Systems to reduce no-shows employ some additional techniques, including:
- Reducing perceived barriers (e.g., providing transportation).
- Providing information (such as pamphlets or videos) on the importance of regular preventive and health maintenance visits.4
Reminder, Recall, and Outreach (RRO) programs are a more resource-intensive version of these systems and have been used effectively to improve immunization rates for hard to reach populations, such as inner-city minority children.5
The Costs of Patient Reminder Systems
Barriers to implementation include cost and lack of information about the variety of systems. Costs for immunization reminder programs vary widely; for example, the cost per additional child vaccinated ranges from $7 to $63. Studies have found that a letter reminder system can cost $10.50 per fully vaccinated child, whereas a comprehensive program of reminders and community outreach can cost $63 per child per year, with an estimated cost effectiveness of $316 per year per fully vaccinated child.5
The Impact of Patient Reminder Systems
Reminder and recall systems are effective at improving immunization rates in adults and children.5 They also reduce the no-show rate for preventive services. Increases to immunization rates ranged from 5 to 20 percent in intervention groups compared to control groups. Effectiveness was shown for adult pneumococcus, tetanus, and influenza vaccines and for childhood vaccines, including the influenza vaccine. While all types of reminder systems were effective, telephone reminders were the most effective.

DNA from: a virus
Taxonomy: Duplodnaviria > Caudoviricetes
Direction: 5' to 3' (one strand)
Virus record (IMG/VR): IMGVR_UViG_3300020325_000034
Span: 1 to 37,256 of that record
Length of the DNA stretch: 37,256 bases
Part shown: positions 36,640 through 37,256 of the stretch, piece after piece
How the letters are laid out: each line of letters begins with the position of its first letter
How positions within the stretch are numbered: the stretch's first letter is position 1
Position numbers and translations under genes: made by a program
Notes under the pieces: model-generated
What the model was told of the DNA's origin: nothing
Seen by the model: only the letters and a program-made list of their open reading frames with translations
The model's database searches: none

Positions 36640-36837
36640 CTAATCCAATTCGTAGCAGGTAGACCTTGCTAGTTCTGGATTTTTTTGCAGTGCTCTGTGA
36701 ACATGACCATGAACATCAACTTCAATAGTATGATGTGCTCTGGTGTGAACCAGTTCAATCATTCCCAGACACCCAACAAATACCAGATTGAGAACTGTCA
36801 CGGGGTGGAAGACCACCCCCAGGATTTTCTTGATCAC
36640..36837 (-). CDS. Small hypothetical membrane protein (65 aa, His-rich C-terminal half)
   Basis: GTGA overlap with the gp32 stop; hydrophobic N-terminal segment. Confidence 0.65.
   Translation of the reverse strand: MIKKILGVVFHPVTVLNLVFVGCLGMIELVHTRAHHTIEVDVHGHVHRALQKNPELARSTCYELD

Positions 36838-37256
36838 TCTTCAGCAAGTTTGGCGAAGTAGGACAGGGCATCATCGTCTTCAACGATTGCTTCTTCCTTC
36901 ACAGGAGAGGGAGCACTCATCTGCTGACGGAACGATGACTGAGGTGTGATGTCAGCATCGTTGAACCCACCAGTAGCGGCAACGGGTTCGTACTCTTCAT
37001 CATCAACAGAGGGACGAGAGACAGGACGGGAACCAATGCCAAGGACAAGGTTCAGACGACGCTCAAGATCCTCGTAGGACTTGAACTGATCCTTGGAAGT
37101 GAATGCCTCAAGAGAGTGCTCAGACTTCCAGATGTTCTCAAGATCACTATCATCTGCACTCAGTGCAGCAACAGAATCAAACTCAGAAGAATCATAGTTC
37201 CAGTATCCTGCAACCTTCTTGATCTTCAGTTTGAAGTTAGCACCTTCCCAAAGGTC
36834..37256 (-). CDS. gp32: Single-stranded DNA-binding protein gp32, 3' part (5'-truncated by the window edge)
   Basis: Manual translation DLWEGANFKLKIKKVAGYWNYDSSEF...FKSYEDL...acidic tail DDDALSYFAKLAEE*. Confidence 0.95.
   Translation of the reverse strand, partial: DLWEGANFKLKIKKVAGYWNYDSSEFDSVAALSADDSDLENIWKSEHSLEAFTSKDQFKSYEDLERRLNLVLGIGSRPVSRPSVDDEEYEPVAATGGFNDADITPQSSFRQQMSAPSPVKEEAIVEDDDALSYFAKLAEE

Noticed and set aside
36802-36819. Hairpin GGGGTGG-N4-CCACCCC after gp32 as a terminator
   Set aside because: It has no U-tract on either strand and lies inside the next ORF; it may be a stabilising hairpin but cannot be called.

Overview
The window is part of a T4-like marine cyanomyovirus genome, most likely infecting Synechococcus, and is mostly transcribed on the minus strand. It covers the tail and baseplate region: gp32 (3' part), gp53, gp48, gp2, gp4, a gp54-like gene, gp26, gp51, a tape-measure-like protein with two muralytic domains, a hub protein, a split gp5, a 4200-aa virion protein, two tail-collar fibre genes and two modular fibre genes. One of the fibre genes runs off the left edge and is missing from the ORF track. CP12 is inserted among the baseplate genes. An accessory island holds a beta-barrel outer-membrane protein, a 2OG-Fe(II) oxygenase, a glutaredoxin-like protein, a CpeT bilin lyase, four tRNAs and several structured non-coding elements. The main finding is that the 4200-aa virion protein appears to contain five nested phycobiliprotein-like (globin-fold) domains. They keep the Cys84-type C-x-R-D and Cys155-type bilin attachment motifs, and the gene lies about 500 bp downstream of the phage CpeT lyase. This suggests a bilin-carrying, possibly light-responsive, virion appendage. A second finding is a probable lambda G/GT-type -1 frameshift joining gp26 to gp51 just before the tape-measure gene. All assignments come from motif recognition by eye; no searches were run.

A review of studies of appointment reminder systems also found that they resulted in improvements.4 The rates of kept appointments increased an average of:
- 40 percent for patient contracts,
- 120 percent for letters,
- 190 percent for phone calls and for orientation/information programs (e.g., videos and pamphlets), and
- 660 percent for phone reminders for psychosocial appointments.
In a study comparing the effectiveness of different approaches to improve immunization and screening, patient reminder systems were the fifth most effective method, with an average improvement of 150 percent compared to control groups.6 More effective were organizational change, provider reminders (see discussion below), patient financial incentives, and provider education. Less effective (but still more effective than no intervention) were patient education, provider financial incentives, and provider feedback.